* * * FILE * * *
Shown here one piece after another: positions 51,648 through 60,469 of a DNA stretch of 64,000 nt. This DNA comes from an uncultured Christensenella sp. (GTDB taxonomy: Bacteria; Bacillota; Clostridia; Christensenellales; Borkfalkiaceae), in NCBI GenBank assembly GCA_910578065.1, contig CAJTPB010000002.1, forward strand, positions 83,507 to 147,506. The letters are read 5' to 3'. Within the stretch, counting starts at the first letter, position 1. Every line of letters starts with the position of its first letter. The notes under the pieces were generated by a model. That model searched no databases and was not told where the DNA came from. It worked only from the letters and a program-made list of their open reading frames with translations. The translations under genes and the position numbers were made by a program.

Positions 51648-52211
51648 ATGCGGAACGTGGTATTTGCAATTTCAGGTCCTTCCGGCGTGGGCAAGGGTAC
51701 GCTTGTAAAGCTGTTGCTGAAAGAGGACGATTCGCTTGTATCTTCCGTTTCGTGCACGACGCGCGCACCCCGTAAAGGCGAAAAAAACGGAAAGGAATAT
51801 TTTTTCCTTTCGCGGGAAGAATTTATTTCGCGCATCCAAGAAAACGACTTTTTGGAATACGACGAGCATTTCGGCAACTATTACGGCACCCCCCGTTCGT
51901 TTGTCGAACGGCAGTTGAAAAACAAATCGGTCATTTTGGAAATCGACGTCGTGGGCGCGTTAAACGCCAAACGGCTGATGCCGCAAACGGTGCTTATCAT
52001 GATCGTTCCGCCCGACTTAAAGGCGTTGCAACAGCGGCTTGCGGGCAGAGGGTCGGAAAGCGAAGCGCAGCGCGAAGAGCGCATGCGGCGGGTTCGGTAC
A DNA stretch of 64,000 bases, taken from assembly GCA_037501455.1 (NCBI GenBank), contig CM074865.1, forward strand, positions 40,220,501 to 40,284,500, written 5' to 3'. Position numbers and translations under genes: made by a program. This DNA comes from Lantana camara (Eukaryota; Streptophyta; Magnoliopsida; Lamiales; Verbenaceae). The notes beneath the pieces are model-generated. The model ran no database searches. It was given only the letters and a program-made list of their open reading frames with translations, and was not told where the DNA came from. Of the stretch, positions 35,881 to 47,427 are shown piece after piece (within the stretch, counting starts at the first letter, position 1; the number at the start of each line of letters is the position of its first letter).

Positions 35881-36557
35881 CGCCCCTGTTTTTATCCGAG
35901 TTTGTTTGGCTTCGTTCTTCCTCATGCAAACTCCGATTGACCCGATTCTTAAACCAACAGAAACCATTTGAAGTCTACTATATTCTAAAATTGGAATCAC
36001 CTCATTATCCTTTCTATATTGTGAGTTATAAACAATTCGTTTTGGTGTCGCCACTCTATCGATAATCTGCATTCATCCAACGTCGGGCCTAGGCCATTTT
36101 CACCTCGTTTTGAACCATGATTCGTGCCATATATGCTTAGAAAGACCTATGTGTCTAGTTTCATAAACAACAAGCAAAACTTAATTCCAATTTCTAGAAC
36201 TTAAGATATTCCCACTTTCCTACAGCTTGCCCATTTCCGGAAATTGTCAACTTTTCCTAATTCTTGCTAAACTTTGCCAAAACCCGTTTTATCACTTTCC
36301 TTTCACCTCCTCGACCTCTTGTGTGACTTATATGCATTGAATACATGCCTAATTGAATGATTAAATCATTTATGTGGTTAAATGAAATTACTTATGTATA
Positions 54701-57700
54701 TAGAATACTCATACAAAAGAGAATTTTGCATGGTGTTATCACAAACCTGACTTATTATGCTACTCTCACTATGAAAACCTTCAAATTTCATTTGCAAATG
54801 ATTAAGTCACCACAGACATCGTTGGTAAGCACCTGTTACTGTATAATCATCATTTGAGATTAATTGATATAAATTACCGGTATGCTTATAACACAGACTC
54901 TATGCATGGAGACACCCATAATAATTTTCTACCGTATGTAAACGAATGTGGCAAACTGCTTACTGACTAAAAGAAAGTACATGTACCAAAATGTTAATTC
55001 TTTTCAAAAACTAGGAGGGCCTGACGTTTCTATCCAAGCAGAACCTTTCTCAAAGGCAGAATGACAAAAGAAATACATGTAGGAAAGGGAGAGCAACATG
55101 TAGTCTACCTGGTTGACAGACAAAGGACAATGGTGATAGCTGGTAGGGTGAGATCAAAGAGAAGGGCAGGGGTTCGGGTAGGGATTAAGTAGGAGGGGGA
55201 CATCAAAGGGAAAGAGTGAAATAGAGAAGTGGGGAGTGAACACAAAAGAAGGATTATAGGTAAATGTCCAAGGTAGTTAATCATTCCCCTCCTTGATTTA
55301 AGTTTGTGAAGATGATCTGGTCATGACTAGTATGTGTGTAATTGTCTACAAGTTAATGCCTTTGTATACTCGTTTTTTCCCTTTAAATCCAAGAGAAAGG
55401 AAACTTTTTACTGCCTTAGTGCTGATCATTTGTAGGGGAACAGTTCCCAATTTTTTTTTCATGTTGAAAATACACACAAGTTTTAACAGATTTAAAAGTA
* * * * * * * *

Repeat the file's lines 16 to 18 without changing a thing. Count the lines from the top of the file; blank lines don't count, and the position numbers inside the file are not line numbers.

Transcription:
Positions 54701-57700
54701 TAGAATACTCATACAAAAGAGAATTTTGCATGGTGTTATCACAAACCTGACTTATTATGCTACTCTCACTATGAAAACCTTCAAATTTCATTTGCAAATG
54801 ATTAAGTCACCACAGACATCGTTGGTAAGCACCTGTTACTGTATAATCATCATTTGAGATTAATTGATATAAATTACCGGTATGCTTATAACACAGACTC